The next stop was Ubud, the village that breathes art and spirituality, with all kinds of creativity practiced and peddled on both sides of each road. I was glad that our main purpose there was to check out the Antonio Blanco Renaissance Museum, a flamboyant three-story building that housed many of this transplanted (by way of Manila) Catalan’s fascinating oil paintings of Balinese women in remarkably ornate frames he himself designed and carved.
I had made brief acquaintance of this enchanting place with its splendid vast garden only on the last day of the Ubud Writers & Readers Festival in 2008, and had sworn to come back. Now it’s become even more fabulous in its verdant hilltop setting, with a new, airy restaurant with panoramic views. And I found more time to explore the gallery rooms. The last, a small one right before the labyrinthine exit, displayed the artist’s late collection of multi-media erotica, some inclusive of his own mischievous poetry.
In Bali he was known (still is, even after his demise in 1999) as the “Fabulous Blanco,” a friend to Balinese royalty, and once even visited by the King of Pop Michael Jackson, a photo with whom is displayed prominently by the museum entry. Some wags have also dubbed him as the “Dali of Bali,” with good reason other than his moustache.
Our group was then enticed by the prospects of shopping at Ubud’s central market, where indeed the buys were much cheaper and seemingly more varied than what we had seen in the Kuta area. So it was decided to forego a couple of scheduled stops on the way back in favor of more individual time to engage money changers and feed up on native culture.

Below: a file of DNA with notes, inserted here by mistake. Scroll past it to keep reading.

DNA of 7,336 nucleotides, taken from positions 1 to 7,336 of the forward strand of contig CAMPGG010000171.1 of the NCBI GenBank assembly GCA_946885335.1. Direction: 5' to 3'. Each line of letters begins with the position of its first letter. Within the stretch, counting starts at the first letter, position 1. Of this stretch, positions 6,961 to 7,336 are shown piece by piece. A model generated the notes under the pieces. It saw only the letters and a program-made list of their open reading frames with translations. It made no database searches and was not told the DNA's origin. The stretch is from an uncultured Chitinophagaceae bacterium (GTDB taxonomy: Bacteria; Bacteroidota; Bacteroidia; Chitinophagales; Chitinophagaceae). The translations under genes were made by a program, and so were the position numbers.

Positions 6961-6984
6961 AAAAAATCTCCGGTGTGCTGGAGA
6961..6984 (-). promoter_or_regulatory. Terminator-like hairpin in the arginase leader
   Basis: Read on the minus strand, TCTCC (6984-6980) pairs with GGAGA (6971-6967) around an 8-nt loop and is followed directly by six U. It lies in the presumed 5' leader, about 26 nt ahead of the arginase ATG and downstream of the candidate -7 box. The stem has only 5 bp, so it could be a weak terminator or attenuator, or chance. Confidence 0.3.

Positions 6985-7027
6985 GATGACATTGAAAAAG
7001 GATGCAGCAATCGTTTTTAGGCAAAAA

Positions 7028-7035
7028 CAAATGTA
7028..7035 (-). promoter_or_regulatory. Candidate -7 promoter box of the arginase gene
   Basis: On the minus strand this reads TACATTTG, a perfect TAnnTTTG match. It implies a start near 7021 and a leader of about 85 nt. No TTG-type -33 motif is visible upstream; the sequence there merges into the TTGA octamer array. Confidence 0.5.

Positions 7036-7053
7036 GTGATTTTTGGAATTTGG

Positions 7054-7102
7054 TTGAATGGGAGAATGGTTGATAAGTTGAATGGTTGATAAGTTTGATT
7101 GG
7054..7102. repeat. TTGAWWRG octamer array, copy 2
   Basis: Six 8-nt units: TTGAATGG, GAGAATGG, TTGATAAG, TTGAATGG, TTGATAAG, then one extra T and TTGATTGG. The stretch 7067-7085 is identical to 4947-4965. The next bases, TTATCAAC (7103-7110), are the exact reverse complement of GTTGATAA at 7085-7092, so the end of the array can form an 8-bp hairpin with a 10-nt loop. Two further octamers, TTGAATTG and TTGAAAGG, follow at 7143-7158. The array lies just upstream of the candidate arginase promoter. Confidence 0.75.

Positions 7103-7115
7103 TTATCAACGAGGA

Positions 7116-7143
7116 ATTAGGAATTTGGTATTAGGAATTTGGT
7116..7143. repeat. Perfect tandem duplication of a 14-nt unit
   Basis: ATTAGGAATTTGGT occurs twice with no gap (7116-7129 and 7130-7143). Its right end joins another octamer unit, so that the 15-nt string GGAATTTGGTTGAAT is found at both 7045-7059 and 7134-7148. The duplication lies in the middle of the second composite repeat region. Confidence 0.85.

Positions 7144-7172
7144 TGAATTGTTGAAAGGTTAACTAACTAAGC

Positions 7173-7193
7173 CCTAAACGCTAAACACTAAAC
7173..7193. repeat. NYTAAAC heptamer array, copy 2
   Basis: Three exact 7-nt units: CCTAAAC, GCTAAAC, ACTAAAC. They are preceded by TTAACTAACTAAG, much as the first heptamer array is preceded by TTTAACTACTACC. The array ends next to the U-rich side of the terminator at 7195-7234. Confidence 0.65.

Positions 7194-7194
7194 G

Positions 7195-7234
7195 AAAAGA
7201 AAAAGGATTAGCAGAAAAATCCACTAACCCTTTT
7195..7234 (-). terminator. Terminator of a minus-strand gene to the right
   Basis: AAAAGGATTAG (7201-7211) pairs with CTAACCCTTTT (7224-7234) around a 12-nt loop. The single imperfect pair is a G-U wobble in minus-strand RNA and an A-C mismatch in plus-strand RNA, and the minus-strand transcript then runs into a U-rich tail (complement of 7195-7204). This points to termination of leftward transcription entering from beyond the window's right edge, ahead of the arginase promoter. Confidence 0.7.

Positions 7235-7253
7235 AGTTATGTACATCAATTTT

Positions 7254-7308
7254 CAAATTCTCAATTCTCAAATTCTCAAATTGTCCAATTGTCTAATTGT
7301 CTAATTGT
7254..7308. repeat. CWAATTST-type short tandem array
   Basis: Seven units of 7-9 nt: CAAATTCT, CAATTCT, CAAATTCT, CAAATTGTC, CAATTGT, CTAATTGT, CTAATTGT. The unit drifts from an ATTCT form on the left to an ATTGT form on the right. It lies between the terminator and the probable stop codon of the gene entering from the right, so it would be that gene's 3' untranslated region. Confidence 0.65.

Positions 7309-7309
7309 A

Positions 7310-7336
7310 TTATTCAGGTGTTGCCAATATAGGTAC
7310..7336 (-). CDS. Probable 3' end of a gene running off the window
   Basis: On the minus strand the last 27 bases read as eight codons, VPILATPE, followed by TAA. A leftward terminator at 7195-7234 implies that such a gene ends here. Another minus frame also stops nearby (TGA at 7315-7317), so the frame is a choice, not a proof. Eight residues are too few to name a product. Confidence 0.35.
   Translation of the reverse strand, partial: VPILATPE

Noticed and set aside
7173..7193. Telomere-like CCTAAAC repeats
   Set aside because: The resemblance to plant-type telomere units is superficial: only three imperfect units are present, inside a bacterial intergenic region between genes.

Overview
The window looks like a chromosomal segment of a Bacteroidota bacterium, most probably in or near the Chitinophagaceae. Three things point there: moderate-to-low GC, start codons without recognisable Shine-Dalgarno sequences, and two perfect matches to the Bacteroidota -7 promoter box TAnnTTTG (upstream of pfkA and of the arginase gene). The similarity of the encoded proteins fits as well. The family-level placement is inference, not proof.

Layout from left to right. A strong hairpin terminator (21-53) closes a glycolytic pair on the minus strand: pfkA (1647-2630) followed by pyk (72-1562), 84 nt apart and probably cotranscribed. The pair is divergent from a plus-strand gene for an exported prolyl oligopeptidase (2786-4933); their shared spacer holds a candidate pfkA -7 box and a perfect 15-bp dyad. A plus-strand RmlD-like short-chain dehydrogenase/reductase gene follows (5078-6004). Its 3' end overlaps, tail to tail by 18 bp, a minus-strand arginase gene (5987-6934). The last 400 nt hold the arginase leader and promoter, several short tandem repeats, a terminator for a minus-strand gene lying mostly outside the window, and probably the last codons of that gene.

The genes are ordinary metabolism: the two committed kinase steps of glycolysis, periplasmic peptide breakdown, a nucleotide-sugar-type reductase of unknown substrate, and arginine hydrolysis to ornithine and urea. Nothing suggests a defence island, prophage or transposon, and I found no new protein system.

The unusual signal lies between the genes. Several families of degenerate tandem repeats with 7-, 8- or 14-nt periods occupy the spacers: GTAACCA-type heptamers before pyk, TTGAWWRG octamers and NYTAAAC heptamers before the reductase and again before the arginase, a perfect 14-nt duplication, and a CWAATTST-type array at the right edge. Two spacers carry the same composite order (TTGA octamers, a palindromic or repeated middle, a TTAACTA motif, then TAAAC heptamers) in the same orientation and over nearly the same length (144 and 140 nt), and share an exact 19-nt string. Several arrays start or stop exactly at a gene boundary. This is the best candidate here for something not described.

In any event, that enviable culture was something we were being given noteworthy lectures on by our official tour guide Putu (meaning that he was the first son in a Balinese family). The ecumenical spirit practiced in his island was what he stressed repeatedly, albeit with a light, comic touch — that here on this island of the gods, the many faiths that have evolved stand side by side, healthy and free.
It is also how the tropical flora look, bountiful and ever colorful, blessed with the rich elements of Bali’s volcanic earth. Fire, water, air and space (the token abstraction) complete the five wonders of nature that enhance this paradise, as Putu shared in our tour bus.
In the next two days we would experience much more of the many offerings of Bali. But that’s a redundancy, as one of the meanings of the Hindi word “Bali” is “offering.”
(To be continued)